Family Portraits by Ryan Arbilo
About the Exhibition
Halo-halo is a well-known Filipino dessert made with mixed fruit, boiled sweetened white beans, milk, and shaved ice, usually served with purple yam, leche flan, and ice cream. It is a classic dessert that warms the hearts of many Filipinos with nostalgia. The closest translation to it is Mix-Mix in English.
Halo-Halo-Mix-Mix is a seventeen-piece black and white photography exhibition of Ryan Arbilo, featuring portraits of mixed-race families taken in seven different cities of Italy. The collection depicts the life of families composed of Filipina mothers, Italian fathers, and biracial children. The photographer aims to create awareness and understanding to the notion of globalization in a nation with mixed-race relations, culture, language and upbringing. The exhibition shows that each family portrait has their own story to tell.
This exhibition is a sequel to Chicken Hands, an exhibit in 2017 held at the Yuchengco Museum. Chicken Hands featured portraits of Filipina housemaids, with a particular focus on their tired, weary, chicken feet-like hands. Filipino emigration to France has a face, a female face. The women portrayed in Arbilo’s photographs just want to support their families back in the Philippines. Arbilo’s ‘chicken hands’ images have the power of an intimate face-to-face encounter. These are portraits with no touch-ups, of women, of mothers, holding out their bare damaged hands—the only tool they posses.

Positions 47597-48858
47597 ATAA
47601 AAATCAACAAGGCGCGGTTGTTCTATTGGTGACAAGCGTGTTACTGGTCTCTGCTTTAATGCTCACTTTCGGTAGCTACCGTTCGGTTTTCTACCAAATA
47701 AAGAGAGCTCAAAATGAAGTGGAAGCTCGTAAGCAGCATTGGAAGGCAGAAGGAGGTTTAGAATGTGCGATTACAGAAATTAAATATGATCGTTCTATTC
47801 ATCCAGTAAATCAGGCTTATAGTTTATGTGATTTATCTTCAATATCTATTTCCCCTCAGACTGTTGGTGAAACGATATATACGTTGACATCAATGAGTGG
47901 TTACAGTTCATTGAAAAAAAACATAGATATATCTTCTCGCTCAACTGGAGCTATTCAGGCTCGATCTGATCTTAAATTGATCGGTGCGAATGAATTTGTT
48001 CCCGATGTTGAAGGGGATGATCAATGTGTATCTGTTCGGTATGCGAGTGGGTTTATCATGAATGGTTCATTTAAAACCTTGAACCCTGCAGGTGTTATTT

Since 2009, Arbilo has been photographing the struggles of Filipino housemaids who travel to France determined to give a better life for their family. “The significance of seeing their bare hands… their ‘Chicken Hands,’ as a symbol of the sacrifice and demeaning treatment they endure, both inspired and moved me to tell their story the best way I knew how: through the art of photography,” shares Arbilo.
Filipino immigrants can be found in almost every country in the world. Many have left the country to look for greener pastures elsewhere, and for others, it’s to form their own families there. Their children may not think of the Philippines as their home, but they are Filipinos nonetheless. Their homes have become a melting pot of shared respect for each other’s culture and beliefs.
The images were taken by Ryan Arbilo, a Filipino photographer and videographer based in Paris. Ryan Arbilo was the first Filipino to hold an exhibit in La Maison Européen de la Photographie in Paris, France for his project Chicken Hands. His latest project, Halo-Halo-Mix-Mix, will be on view from March 23 to June 22, 2019 at the Yuchengco Museum.
About the Photographer
Born in Laguna, Philippines and now based in Paris, France, Ryan Arbilo studied French, photography, videography in Manila and Paris.
Former French Minister of Culture Jack Lang says that Arbilo “uses his talent to highlight the plight of these all too often invisible women, to challenge the viewer, and to embody which many prefer to ignore.” Arbilo’s Chicken Hands series of photographs have previously been exhibited in Monaco and Paris.
Mix Family: Photographs by Ryan Arbilo will be on view from March 23 to June 22, 2019. Yuchengco Museum is at G/F RCBC Plaza, corner Ayala and Gil J. Puyat Avenues, Makati City. Museum hours are Monday to Saturday, 10 AM to 6 PM. For more information, call (632) 889-1234 or email [email protected]